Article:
Faith, Ledyard & Faith, PLC
COVID-19 NOTIFICATION: To protect your safety and the safety of our staff, in response to the threat of COVID-19, we are offering the option to connect with us via telephone, email and video-conferencing. Our staff are fully operational. Please call or email us to discuss your options.
A Full-Service Law Firm Serving the West Valley and Greater Phoenix for More Than 40 Years
PA Image
Real Estate Law
PA Image
Personal Injury
PA Image
Civil Litigation
Construction Law
PA Image
Bankruptcy
PA Image
Employment Law
PA Image
Estate Planning
PA Image
Debt Collection
PA Image
Government Law
PA Image
Criminal Defense
PA Image
Business And
Commercial Law
PA Image
En Español

How do people break into buildings?

| Apr 18, 2019 | Premises Liability |

When you stay in a hotel, an apartment, a vacation rental or any other type of property that you do not own, you expect that the owner took proper steps to keep you safe. This means using proper security methods to make sure you do not get harmed during some type of criminal activity, like a break-in.

If there is a break-in at a hotel with inadequate security, for instance, you may have a right to compensation if you get injured during the event.

One key thing to consider is how people commit these crimes in the first place. What type of risks do you face? What type of security is needed? To find out, researchers talked to inmates who had been arrested, simply asking them how they broke in.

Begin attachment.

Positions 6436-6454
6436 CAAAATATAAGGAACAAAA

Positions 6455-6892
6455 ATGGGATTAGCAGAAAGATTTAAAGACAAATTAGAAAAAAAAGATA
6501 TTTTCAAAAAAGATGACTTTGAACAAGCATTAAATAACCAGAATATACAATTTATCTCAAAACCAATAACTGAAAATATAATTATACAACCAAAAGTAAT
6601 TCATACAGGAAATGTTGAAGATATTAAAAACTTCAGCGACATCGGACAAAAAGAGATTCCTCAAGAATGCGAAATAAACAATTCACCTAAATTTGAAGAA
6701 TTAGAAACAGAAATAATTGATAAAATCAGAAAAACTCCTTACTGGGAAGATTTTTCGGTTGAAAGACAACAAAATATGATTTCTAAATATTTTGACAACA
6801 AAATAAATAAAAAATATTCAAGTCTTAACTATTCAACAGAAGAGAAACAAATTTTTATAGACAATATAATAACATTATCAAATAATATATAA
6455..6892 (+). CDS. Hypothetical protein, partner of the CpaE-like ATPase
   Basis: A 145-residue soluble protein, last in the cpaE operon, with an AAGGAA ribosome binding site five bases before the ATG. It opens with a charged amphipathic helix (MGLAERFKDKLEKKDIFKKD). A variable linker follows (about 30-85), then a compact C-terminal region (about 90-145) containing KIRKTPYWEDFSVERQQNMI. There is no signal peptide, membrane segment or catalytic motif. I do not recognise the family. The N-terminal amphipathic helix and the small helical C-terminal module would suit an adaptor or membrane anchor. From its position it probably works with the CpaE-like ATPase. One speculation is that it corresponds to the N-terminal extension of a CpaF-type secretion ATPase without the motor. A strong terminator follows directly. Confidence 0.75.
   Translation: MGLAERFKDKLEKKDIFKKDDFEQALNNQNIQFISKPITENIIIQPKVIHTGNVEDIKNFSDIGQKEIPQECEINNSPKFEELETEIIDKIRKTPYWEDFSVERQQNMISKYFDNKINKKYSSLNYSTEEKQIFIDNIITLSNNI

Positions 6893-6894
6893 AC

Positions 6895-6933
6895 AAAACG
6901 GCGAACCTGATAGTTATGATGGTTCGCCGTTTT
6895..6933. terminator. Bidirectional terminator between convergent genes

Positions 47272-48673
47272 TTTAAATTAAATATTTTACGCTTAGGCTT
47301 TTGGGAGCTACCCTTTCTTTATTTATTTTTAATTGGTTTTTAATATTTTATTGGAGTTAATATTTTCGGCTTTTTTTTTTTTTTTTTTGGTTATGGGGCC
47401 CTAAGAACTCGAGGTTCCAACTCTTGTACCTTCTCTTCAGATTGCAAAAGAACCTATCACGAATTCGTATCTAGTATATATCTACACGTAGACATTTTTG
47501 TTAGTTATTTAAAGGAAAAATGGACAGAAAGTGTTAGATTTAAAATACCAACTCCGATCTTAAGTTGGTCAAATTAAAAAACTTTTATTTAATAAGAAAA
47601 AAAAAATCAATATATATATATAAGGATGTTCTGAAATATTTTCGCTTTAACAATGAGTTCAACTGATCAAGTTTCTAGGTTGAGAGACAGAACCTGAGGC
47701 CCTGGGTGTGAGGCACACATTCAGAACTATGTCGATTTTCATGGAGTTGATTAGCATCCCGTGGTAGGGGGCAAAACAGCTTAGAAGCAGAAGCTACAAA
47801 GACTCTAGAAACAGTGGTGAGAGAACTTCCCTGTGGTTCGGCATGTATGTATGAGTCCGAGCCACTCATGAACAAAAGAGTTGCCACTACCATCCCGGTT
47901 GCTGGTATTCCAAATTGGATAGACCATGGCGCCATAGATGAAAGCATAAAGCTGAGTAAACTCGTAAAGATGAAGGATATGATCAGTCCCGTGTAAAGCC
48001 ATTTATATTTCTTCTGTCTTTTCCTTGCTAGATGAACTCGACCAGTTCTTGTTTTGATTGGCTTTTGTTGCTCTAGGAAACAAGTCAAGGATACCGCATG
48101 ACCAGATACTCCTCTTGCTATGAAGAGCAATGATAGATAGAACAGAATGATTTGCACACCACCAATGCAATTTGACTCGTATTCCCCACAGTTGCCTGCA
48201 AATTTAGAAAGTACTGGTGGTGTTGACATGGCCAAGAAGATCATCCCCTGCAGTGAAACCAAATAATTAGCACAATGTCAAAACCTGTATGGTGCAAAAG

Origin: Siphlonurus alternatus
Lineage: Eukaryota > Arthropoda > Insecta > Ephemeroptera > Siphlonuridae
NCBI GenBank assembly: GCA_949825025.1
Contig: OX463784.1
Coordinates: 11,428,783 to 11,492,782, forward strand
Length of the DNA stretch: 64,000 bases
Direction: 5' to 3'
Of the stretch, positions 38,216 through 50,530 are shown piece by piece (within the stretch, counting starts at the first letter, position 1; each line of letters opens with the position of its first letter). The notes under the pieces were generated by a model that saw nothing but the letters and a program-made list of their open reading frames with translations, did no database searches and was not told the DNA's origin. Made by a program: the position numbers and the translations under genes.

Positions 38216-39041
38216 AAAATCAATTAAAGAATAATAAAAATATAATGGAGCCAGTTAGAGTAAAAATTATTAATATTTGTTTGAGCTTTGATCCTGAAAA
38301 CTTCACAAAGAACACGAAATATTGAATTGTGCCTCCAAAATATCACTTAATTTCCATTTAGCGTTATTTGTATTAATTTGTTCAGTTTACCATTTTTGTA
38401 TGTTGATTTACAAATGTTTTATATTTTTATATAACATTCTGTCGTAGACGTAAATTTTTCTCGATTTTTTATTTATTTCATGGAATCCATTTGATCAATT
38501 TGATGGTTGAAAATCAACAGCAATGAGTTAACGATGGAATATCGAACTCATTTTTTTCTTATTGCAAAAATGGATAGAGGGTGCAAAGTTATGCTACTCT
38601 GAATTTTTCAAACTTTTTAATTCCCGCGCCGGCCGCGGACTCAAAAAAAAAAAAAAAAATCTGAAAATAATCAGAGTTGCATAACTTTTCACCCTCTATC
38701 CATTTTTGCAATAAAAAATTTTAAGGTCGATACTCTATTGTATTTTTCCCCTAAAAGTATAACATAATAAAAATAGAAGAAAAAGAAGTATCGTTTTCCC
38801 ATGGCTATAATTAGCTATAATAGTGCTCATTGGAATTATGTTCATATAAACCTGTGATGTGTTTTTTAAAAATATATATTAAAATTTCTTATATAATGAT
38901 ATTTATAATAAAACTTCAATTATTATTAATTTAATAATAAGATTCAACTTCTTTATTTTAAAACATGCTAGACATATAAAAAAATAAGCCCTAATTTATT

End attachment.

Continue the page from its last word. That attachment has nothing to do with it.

Doors and windows were the main targets. They would look for ones that were unlocked, but they would also break them if needed. They did try to avoid broken glass. “I would kick in the door rather than break glass,” one person noted. “Loud bangs are better than loud glass breaking, plus you run the risk of getting cut.”

They also targeted people based on indicators that they may have valuable assets. For instance, some may think that an NRA (National Rifle Association) sticker on a car or a door would appear intimidating, but inmates said they actually liked that because it meant the owner probably had a lot of firearms to take.

There is a myth that most thieves want to work at night. One inmate said that wasn’t true. “[I went] between 12:30 pm and 2:30 pm,” they said. “Anyone that was home for lunch should be gone by then and most kids should all still be in school.”

This helps to paint a picture of how break-ins happen, but it does not prevent them. If you do get injured due to inadequate security measures at a hotel, be sure you know what options you have.

Lead Counsel Rated LC
Lead Counsel Rated LC
Distinguished AV | Peer Review Rated | LexisNexis Martindale-Hubbell | For Ethical Standards & Legal Ability
Lead Counsel Rated LC
Lead Counsel Rated LC
FindLaw Network

Stay Connected With Us